He could have rejected—and we have rejected—the Chinese proposal to freeze North Korea's nuclear tests and missile tests in return for us suspending joint military exercises with South Korea. He rejected that, and I think that was the right approach. But he could have come back with a counter-offer in Beijing saying, "We're open to at least having some initial exploratory talks with the North Koreans to see whether it's worthwhile to reopen formal negotiations." That would have been the initial operational step. I don't think he did it,, though.
DEVIN STEWART: Do you have a sense of whether diplomacy would work with North Korea or is it too hard to tell at this point?
JOEL WIT: I don't know for sure whether it will work or not. I think it's quite possible it could work. It won't be easy. Based on talking to the North Koreans, they have a number of ideas for trying to move forward that should be explored. But at the end of the day we'll never know unless we talk to them face to face. We won't know what's possible through reading the Korean Central News Agency, which is their media. We're not going to learn anything from reading that. It has to be face to face.
And if it doesn't work, as I said, then that's fine. We walk out and say, "There's no basis for negotiation here," and we move on to pressure, and at some point we might go back to negotiation and try again. That's how a strategy should work.
DEVIN STEWART: Do you get a sense of which option the Trump team is leaning toward of the three or four that you mentioned?
JOEL WIT: Honestly, I don't really know. If I had to guess, I would say that they're leaning toward thinking that they can build crippling sanctions first and then maybe come back to diplomacy later. That's why the meeting between President Trump and President Xi will be very important, to see what happens there, to see what comes out of that.
Typically, when the United States says to the Chinese, "We want you to increase pressure," the Chinese say to us, "We want you to talk to the North Koreans." So it's a dialogue of the deaf; we're talking past each other. But I don't know what will happen at this summit.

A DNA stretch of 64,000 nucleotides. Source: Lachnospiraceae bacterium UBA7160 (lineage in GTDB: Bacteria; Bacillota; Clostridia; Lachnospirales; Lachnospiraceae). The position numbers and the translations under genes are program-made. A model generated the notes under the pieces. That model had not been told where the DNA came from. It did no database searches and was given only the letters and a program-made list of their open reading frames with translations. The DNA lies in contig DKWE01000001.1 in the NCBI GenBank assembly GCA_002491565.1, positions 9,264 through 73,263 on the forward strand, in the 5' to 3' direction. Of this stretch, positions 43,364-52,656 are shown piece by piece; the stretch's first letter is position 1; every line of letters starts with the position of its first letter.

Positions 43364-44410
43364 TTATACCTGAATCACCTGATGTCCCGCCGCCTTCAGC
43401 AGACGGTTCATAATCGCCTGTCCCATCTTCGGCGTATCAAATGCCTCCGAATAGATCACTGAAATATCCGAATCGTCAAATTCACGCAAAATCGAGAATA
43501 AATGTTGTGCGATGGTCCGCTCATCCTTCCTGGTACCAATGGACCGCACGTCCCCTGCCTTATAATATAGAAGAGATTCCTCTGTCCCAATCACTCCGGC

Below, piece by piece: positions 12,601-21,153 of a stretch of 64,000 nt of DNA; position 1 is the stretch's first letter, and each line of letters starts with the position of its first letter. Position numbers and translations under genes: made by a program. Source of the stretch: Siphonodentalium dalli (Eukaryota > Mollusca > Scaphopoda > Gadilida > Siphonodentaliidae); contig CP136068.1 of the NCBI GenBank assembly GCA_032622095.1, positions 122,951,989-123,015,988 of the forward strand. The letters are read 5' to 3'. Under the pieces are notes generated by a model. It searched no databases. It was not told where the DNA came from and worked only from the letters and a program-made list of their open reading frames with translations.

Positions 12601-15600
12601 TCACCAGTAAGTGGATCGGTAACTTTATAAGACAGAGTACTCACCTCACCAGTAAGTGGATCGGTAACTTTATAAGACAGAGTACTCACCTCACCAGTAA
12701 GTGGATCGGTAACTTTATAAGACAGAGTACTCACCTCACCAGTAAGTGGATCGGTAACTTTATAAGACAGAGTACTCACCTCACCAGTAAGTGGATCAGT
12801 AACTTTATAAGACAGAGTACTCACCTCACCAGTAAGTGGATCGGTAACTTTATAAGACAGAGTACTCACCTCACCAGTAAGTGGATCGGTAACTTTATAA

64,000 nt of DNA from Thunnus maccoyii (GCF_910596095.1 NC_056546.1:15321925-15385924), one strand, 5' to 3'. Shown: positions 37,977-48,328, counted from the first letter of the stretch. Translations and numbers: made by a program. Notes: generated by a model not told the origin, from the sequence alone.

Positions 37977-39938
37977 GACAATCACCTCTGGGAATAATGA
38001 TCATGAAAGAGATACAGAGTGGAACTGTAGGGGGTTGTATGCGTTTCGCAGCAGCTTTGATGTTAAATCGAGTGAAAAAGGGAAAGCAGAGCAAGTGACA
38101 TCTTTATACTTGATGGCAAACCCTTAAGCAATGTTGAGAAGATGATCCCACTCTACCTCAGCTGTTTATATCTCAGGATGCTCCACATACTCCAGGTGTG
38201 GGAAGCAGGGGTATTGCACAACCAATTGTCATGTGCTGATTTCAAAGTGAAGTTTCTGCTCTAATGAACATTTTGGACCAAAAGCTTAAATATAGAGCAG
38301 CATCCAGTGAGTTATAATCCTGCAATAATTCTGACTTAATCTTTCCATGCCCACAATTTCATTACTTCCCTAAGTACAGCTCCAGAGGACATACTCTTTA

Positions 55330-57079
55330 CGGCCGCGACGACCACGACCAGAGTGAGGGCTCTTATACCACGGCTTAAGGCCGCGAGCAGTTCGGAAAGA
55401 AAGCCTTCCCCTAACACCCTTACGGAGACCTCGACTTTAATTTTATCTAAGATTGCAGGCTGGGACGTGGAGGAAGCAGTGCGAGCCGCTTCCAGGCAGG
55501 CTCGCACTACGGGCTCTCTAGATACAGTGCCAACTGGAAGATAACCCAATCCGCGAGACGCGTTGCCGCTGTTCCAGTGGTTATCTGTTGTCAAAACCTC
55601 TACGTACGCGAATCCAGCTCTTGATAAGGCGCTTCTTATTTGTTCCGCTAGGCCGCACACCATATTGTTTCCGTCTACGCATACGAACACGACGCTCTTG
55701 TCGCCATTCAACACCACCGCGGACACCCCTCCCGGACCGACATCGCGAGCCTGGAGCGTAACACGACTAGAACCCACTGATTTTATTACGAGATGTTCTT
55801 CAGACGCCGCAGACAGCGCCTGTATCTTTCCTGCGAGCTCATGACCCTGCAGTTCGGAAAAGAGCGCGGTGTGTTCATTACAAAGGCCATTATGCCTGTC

And the other factor there is that there are other issues in U.S.-Chinese relations. There's trade, there's the South China Sea, and how will all of that factor into trying to make a deal on North Korea, I don't know the answer to that.
DEVIN STEWART: Joel, thank you very much for speaking with us today about North Korea.
A final question, just to sort of look ahead a little bit: I think over the past few weeks the Trump team's approach toward Northeast Asia, East Asia in general but specifically Northeast Asia, has been portrayed as something like two trains hurtling at one another and there's a crisis at the end of the tunnel, to mix metaphors in a sense.
JOEL WIT: Who are the two trains?
DEVIN STEWART: It's the United States and crisis in Asia. So I guess my question is: Do you feel a crisis is around the bend or can Northeast Asia be managed?
JOEL WIT: Well, once again returning to the North Korea issue, I don't think it can be managed. I think it can be managed, but with a different policy. The current track we're on is not leading to a good place. Whether it's North Korea developing an ICBM, whether it's South Korea and Japan developing the capabilities to launch preventive strikes against North Korea to stop it from using its nuclear weapons, the situation is getting worse and worse and worse.
If we had this discussion four years ago, eight years ago, it wouldn't have been as bad, but you could see these trains off in the distance coming at each other—or at least some of us could see it. I don't think the Obama administration saw it, or the governments in Northeast Asia. But now it's apparent to everyone and something needs to be done differently here.
DEVIN STEWART: Joel Wit, senior fellow at the U.S.-Korea Institute at Johns Hopkins SAIS, thanks again for talking with us today.
JOEL WIT: Thank you.